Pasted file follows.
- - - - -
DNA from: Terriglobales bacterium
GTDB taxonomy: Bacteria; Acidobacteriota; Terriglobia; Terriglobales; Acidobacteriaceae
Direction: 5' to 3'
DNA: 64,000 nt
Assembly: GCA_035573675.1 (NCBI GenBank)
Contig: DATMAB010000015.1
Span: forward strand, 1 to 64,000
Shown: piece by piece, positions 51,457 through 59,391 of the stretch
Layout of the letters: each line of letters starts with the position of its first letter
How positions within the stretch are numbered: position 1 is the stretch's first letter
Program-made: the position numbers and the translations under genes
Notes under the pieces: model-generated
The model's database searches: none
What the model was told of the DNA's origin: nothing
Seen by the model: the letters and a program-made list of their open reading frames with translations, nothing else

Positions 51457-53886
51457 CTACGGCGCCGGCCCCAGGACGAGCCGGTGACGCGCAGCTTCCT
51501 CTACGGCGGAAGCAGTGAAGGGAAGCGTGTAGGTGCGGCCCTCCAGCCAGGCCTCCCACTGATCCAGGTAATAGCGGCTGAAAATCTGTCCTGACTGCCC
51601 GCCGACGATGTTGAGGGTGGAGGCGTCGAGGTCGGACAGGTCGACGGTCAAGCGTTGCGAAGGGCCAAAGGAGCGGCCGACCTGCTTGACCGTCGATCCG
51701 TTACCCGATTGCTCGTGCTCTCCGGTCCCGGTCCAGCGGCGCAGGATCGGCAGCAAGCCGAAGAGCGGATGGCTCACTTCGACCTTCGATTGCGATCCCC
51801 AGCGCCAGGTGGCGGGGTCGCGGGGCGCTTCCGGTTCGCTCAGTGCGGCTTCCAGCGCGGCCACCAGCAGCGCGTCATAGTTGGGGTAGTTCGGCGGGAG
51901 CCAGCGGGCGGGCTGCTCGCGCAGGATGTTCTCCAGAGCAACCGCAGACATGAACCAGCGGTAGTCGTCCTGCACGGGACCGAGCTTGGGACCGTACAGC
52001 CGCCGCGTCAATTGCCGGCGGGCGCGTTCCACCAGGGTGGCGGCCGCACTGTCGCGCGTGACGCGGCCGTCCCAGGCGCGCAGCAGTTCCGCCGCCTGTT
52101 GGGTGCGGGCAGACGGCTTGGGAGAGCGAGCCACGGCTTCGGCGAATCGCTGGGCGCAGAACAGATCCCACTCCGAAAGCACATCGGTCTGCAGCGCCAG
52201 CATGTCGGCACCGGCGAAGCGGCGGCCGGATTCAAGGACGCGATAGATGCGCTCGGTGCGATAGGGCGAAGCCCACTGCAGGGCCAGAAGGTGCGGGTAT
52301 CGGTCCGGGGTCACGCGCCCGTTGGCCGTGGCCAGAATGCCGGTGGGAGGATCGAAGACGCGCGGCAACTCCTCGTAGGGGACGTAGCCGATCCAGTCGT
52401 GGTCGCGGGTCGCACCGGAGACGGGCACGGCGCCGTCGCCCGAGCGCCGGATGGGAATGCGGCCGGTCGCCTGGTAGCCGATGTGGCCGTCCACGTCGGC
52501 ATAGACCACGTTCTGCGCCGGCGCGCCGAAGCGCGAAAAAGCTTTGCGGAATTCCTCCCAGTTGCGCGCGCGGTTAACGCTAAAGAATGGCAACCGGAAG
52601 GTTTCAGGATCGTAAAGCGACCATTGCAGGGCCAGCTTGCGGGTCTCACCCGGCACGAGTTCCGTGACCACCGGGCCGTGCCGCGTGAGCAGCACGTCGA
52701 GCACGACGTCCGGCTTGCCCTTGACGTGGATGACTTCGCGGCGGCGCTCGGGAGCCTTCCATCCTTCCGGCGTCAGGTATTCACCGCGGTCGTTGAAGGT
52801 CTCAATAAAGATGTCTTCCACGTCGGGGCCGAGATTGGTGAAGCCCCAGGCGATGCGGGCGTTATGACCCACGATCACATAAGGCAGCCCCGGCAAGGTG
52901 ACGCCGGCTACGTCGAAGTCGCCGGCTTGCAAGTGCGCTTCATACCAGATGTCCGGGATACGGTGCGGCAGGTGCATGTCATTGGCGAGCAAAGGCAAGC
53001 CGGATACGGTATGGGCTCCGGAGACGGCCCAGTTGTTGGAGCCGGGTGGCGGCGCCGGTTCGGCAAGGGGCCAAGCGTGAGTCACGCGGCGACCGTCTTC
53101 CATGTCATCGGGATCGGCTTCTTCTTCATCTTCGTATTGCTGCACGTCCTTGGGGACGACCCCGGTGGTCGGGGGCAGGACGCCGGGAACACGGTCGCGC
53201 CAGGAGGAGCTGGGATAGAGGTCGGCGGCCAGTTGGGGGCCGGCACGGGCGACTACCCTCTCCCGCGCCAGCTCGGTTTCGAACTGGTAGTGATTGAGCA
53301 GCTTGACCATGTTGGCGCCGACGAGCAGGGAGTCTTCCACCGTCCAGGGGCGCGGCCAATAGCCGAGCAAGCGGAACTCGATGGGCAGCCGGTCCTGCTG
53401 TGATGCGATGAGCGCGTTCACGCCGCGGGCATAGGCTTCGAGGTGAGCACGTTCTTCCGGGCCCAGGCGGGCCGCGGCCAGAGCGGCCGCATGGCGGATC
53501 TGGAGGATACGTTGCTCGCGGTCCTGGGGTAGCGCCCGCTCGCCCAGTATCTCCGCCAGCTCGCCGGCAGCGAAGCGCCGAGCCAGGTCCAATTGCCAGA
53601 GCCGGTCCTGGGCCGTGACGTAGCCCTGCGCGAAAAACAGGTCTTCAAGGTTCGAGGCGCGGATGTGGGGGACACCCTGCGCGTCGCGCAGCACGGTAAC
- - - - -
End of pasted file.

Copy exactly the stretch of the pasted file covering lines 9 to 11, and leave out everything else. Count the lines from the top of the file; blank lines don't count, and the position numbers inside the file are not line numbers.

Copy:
Layout of the letters: each line of letters starts with the position of its first letter
How positions within the stretch are numbered: position 1 is the stretch's first letter
Program-made: the position numbers and the translations under genes